galaxyworkflow_thWe’ve introduced Galaxy (http://www.usegalaxy.org) before in the Tip of the Week section, have showed you one thing useful you could do with it, and now we also have a free tutorial and training materials that introduce you to the basic use of the tool. In today’s tip of the week, I’m going to show you workflows. Workflows was in beta until recently, so it isn’t in the first version of our tutorial (though it will be in the second). It’s a great feature, so I wanted to introduce it here. Workflows allows you to set up an automated process that takes your data through a preset series of manipulation and analysis steps. This can be very useful if there is a process you are doing a lot and you don’t want to have to do each step every time, or if you create a analysis process you’d like to share with a colleague. (and I’d like to point out that Galaxy has a good number of other short screencasts of tasks you might want to check out after doing the tutorial )

Are you ready to create a workflow?

Yesterday I attended the final session of the ICSB conference that I could fit into my schedule: a session on web services in systems biology. (I would link to the description but the ICSB server is down while I write this…) There were several tools covered that I will address later (including one of our old favorites: Reactome. And Esther Schmidt showed me a trick to accomplish some teeny little thing that was making me crazy….Yea Esther!). But I wanted to get you thinking about using tools in workflow pipelines. This is not just for giant sequencing projects anymore!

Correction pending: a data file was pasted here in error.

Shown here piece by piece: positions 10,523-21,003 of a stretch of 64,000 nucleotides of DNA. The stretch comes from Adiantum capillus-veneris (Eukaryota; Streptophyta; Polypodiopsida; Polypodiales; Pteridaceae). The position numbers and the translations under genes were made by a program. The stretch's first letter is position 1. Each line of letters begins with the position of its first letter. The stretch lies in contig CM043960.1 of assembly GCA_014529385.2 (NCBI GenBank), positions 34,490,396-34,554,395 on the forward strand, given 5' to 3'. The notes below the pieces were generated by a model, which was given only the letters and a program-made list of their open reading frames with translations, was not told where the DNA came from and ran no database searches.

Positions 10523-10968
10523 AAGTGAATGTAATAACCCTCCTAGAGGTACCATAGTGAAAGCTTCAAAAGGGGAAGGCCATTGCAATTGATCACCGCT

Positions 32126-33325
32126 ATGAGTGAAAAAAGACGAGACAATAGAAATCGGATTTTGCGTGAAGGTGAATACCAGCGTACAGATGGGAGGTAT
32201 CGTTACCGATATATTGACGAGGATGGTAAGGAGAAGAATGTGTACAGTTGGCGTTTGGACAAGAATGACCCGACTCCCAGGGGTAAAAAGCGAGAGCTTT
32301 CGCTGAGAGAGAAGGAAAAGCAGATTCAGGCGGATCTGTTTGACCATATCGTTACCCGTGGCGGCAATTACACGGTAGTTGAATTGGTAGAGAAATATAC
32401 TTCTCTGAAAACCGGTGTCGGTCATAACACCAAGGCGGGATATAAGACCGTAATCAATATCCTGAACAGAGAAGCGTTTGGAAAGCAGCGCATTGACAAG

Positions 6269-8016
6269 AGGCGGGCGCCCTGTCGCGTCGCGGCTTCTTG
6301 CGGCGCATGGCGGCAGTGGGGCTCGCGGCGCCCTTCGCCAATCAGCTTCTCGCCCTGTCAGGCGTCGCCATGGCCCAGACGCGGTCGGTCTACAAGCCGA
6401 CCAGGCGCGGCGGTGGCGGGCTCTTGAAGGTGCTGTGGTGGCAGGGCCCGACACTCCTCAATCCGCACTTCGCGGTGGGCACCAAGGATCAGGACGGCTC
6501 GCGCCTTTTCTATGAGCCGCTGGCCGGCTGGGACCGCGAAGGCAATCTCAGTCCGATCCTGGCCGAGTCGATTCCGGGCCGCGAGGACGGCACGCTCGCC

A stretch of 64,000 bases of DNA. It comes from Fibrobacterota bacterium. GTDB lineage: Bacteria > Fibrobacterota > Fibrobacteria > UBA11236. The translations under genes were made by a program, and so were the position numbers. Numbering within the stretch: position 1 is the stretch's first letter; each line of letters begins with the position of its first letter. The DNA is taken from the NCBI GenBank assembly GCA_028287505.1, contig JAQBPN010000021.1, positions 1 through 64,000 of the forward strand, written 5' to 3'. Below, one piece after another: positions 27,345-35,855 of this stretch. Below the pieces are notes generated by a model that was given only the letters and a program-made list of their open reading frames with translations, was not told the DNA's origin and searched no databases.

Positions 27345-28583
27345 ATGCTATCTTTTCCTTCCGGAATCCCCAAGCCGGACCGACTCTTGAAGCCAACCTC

Although there are a variety of tools that can let the average user in on this handy strategy, yesterday we heard specifically about the Taverna project. Taverna will let you pull re-usable modules of analysis tools into a series of actions that you can perform on your lists, or favorite sequences, or genomic regions, or whole genomes…and annotate, analyze, and process. Don’t be daunted by the look of that project page. We can help you to understand what to do and how to do it. But start to think about the series of things you might be doing from website-to-website as you do your research on genes of interest. Can you imagine a way to streamline that and set up a re-usable protocol to do that? I’ll bet you can….

More later on these types of services. But I’m off to Copenhagen today and won’t be online much until next week. Enjoy your weekend! Scandinavians seem to really understand the purpose of the weekend…